The Headend, Multiscreen and Cable’s Future

The Headend, Multiscreen and Cable's FutureIt is not surprising that multiscreen video is leading to a transformation in the way in which headends are architected. The fact that things are changing isn’t new. There is, however, an acceleration in the re-thinking that was underway before IP networking became as widely available as it now is.

Quite an acceleration it is. The traditional headend, of course, sent all programming in one direction over operators' managed networks. Some data was sent upstream to do such things as order VOD movies. Clearly, that basic paradigm was slowly changing -- EBIF, for instance, greatly enhances the flexibility of legacy STBs -- and the amount of upstream data was increasing. The birth of IP networking and the amazing creativity of the folks using it are broadening those changes as operators must accommodate user-generated content and an army of new and diverse devices.

Cable operators must keep up -- and that process starts in the headend. "Traditionally it was DOCSIS, DOCSIS, DOCSIS, everything from CableLabs, not a lot of discussion," said Shane Eleniak, CommScope's vice president of advanced broadband solutions. "We are seeing a change [to] IP-delivered media with IP in the headend, at the premises and an intelligent edge to do the service adaptation."

What Is a Headend?

It is clear that the role of the headend is fundamentally changing due to IP. Neeraj Sinha, the director of product management for Motorola Mobility's Medios Xperience, broke the changes down into four categories: He sees changes to the way in which metadata is handled; means of fulfilling content rights management duties; alternative ways to transmit the content; and changes to the way in which end users control that content (such as pausing, rewinding and fast forwarding).

Each of these involves complex adjustments to the old way of doing things. In addition to traditional transmission, operators must be able to send programming over managed and unmanaged IP networks. These networks utilize a variety of adaptive bitrate streaming techniques from Microsoft, Adobe or Apple. There also are more ways in which the content is processed and protected. "There is some type of offline and real-time transcoding, offline and real-time encryption, offline and reality chunking, and a CDN," Sinha said. It is important to note that the these tasks are additive, since older processes aren't abandoned.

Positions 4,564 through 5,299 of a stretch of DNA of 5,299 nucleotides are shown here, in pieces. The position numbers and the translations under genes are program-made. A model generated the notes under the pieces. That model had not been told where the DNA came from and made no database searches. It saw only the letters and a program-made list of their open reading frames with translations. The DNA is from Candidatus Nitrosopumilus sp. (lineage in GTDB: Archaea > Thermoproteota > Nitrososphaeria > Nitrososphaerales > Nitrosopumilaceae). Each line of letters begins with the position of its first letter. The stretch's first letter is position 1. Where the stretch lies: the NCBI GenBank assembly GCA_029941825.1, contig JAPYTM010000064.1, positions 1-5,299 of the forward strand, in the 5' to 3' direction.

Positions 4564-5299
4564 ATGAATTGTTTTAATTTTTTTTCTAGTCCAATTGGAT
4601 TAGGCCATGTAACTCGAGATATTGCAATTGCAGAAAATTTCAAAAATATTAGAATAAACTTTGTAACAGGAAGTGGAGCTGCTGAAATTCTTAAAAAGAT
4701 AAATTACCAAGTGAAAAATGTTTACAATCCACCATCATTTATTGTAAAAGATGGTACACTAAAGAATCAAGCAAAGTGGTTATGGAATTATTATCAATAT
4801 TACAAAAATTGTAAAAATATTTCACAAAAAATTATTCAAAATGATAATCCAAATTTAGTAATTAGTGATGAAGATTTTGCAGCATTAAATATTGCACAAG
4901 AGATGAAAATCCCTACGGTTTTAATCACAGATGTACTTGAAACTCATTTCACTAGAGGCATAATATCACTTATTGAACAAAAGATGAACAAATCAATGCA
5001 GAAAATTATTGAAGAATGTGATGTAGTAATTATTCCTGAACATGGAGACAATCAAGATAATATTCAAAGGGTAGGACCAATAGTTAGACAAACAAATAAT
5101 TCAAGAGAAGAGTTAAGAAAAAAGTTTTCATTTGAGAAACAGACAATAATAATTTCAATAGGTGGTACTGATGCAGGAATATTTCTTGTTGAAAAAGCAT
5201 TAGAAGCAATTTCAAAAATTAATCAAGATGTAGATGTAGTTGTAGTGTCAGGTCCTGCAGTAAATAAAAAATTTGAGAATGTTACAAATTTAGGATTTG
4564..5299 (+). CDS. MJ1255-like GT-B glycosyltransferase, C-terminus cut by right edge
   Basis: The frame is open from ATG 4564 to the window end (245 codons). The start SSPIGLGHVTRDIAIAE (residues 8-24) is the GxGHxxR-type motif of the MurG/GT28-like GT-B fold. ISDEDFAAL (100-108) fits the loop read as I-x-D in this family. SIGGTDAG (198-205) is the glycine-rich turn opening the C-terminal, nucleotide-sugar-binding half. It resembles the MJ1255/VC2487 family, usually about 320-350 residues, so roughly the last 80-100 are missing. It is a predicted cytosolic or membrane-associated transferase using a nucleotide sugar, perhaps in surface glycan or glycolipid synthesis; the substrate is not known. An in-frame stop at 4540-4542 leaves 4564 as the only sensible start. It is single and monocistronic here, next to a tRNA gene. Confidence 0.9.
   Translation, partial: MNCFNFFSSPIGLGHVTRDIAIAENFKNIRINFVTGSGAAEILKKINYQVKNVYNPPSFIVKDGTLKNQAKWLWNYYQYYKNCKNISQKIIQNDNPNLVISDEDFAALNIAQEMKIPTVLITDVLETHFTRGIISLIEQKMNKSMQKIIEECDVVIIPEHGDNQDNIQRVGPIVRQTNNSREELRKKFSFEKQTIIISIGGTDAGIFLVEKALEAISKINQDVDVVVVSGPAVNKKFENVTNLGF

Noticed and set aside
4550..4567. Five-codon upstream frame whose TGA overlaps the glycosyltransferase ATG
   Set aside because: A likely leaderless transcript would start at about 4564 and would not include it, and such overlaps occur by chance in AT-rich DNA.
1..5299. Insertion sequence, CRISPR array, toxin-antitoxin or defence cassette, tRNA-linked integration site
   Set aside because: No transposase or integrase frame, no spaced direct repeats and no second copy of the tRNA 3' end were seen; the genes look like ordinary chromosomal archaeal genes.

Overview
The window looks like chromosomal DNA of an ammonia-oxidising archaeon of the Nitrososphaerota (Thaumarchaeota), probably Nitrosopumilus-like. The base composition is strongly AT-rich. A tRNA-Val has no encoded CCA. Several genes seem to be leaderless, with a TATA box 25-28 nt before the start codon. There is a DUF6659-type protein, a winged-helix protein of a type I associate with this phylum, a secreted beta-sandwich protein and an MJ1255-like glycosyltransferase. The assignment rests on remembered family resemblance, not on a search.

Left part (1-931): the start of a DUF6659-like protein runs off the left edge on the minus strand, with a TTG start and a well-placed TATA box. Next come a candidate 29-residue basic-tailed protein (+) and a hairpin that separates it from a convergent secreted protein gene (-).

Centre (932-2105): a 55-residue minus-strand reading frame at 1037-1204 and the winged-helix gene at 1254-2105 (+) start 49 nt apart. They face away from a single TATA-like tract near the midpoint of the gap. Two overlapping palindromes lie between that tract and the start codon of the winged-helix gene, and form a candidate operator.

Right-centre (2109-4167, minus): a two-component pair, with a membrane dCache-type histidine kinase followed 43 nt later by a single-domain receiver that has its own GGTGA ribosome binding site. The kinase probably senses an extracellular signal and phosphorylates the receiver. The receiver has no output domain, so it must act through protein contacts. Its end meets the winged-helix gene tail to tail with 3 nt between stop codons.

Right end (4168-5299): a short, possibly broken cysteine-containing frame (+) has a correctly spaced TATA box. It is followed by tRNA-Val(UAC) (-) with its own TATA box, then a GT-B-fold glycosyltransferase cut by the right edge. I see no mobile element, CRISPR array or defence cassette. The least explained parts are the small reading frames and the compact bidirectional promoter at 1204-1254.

Amit Eshet, the senior director of media processing for BigBand Networks, also sees significant changes in the mandate of a headend from the past. He agrees with many of the areas of transition indentified by Sinha and points out that the headend is serving consumer electronics devices with a wider variety of operating architectures than in the past. These devices must support a much broader array of video types, and the originating source can be the operator or a third party.

More specifically, Eshet -- in response to an emailed request for information from BTR -- said headend changes extend from the back office, content management systems, content storage and caching, content delivery, and ad insertion.

CommScope's Eleniak agrees with many of these granular changes and concerns of the modern headend. He also offers a higher level view on how the concept of the headend itself is changing. In short, a more efficient way of implementing changes is necessary as the number of choices and possible configurations multiplies. Cable operators are meeting this challenge with what Eleniak refers to as a "smart edge." This, he said, is the use of more fluid and software-based systems to replace older scenarios in which changes were physically made.

To Eleniak, the move to an IP-based network and the ability to drastically raise the automation level of the headend aren't synonymous -- but go hand-in-hand. "Operators are taking this as an opportunity to do more software-driven architecture for moves, adds and changes," he said. "It allows software control to make changes to the Ethernet, MPEG and RF parts of the network without having to touch the cabling."

The goal for cable operators is to leverage the industry's great advantages -- its substantial back office infrastructure, marketing and programming clout and customer relationships -- without losing to new entrants. These providers can offer services and harness entrepreneurial and creating thinking much more quickly.

"One of the pressures on an MSO in standard CATV mode is that he had a high volume, high capacity and efficient headend that did its thing in a hard-coded way," said Alan Lefkof, the corporate vice president and general manager for Motorola Mobility's software solutions group. "Now he is being outmaneuvered and outgunned and out-innovated by a variety of people who develop using web services backends and an HTML5 front end and have the ability to bring up a new service in five weeks as compared to 12 to 15 months [for cable operators]. It will be fun to watch various MSOs react. Some want to control everything ... others are saying we need third parties to help us."

Carl Weinschenk is the Senior Editor for Broadband Technology Report. Contact him at

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